As far as charging goes, the shuffle comes with a 10cm (4-inch) USB adaptor that connects between the headphone output and your computer. The shuffle is rated at 10 hours of playback time -- 2 hours less than the previous generation, but still enough to get you through a week's worth of casual use. A full recharge should take about 3 hours.
It's also worth noting that the shuffle can be used on your computer in disk mode, allowing you to store and transfer files without interfering with the audio content on your iPod. As expected, you can't access the music files stored on the shuffle without going through iTunes (version 8.1 or later is a required download for the shuffle).
Compared with other sub-£60 MP3 players on the market (for example, the SanDisk Sansa Clip or Creative Zen Stone Plus), the shuffle's microscopic design isn't enough to make up for the limited features, relatively high price, diminished battery life, quirky navigation and a headphone remote system that reeks of planned obsolescence.
MP3 players like the shuffle that are aimed at the gym and jogger crowd are particularly susceptible to issues of headphone fit, comfort, and wear and tear, and Apple's headphone remote needlessly complicates the process of replacing or upgrading the shuffle's earbuds. This is not to say that the headphone control is a bad feature, but also having controls on the actual device would help avoid navigation-related confusion and improve the product's usefulness in the long term.
The third-generation shuffle's audio quality is noticeably better than that of the previous generation, and sounds comparable to that of the fourth-generation iPod nano and second-generation iPod classic. The sound has a fuller range, with better bass response and less background hiss. Of course, the improvement in audio quality is hard to notice using the bundled earbuds, and standard headphones lack the remote control necessary for adjusting volume and skipping tracks. But, when the shuffle is connected to a standard pair of headphones and then powered on, it automatically starts playing music at the volume level it was last set to.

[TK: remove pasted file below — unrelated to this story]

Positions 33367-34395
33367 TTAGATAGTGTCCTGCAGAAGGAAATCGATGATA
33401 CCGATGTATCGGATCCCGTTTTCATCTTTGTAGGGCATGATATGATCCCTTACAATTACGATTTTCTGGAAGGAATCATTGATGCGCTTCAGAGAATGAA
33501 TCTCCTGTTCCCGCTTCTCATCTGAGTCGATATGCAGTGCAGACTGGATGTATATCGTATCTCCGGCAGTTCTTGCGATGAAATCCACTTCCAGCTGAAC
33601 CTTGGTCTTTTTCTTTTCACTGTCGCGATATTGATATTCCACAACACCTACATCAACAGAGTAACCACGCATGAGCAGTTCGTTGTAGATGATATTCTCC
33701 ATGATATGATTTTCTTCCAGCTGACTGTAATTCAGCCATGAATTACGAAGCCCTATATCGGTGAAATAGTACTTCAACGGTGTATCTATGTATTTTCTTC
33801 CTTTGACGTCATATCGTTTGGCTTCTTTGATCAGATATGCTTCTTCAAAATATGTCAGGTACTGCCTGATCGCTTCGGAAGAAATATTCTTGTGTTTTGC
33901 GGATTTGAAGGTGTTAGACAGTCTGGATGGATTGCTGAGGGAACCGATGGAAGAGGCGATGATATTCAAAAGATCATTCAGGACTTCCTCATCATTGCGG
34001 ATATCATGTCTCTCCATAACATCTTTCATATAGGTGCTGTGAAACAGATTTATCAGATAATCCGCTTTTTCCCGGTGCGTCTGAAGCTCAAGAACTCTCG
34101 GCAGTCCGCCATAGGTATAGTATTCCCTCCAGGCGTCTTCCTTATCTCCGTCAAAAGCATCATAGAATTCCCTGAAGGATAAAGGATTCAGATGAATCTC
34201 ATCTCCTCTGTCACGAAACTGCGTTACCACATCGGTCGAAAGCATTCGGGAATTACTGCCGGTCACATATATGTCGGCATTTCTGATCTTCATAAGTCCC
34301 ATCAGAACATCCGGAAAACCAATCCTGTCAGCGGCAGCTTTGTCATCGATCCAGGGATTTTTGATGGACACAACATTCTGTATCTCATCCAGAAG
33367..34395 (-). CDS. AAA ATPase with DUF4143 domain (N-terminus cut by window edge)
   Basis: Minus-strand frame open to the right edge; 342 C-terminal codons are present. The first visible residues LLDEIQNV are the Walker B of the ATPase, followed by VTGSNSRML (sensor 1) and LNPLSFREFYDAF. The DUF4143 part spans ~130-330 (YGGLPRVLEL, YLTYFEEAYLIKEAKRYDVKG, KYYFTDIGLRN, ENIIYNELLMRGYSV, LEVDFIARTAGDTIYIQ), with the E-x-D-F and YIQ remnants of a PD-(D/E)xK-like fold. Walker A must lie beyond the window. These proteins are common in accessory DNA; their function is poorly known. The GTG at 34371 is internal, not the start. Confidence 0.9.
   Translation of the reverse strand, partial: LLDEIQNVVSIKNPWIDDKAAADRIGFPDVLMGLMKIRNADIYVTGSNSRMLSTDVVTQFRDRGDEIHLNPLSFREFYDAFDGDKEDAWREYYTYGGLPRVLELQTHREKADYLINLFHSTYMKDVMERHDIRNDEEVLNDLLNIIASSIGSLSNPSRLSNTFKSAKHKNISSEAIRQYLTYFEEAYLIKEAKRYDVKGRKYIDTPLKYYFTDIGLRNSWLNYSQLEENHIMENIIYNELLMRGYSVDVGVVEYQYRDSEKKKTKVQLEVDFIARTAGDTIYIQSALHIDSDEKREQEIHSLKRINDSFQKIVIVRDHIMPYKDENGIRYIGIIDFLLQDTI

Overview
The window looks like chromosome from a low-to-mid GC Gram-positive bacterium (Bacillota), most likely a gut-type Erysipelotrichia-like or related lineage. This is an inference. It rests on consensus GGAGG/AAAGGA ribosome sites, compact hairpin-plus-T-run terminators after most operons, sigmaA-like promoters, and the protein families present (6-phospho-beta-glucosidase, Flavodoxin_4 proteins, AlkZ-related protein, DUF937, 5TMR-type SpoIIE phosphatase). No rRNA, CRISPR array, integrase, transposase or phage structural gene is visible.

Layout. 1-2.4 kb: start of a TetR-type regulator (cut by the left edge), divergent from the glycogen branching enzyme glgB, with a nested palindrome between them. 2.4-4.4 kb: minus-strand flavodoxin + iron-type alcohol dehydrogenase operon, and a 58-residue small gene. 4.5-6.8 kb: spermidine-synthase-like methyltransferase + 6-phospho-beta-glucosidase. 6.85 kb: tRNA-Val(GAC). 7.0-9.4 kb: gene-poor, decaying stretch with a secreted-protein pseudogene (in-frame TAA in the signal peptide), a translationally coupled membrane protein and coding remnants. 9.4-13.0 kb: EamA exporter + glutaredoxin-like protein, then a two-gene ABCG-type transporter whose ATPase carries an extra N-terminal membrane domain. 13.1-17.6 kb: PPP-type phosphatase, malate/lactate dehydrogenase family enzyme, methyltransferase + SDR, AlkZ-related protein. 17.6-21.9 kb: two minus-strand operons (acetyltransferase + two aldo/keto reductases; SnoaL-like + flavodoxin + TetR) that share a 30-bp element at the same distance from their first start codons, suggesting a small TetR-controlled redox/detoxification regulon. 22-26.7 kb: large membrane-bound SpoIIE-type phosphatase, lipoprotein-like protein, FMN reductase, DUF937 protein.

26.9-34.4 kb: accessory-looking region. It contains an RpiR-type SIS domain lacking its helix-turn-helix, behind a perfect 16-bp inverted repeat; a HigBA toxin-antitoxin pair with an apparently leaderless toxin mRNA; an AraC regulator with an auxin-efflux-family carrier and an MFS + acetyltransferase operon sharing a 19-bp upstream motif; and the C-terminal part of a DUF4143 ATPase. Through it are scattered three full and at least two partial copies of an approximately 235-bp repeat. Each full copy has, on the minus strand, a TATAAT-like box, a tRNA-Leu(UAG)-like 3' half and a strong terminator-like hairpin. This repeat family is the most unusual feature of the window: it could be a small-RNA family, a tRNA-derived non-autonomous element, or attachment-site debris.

Third-party accessories such as replacement headphones, headphone adaptors and remote-equipped auxiliary cables will soon be available for the third-generation shuffle. If you expect to use the shuffle with an existing pair of headphones, a home stereo or a car stereo, you should add the cost of some of these accessories to the purchase price.
The third-generation shuffle has plenty going for it: the aluminium and steel construction is sturdy, the design is unobtrusive, there's a whopping 4GB of storage, and the VoiceOver technology allows you to control playback without taking your eyes away from what you're doing. But sacrifices have been made elsewhere to achieve the small size and minimalistic design, and we have a hard time giving the shuffle an unqualified thumbs-up.
Additional editing by Charles Kloet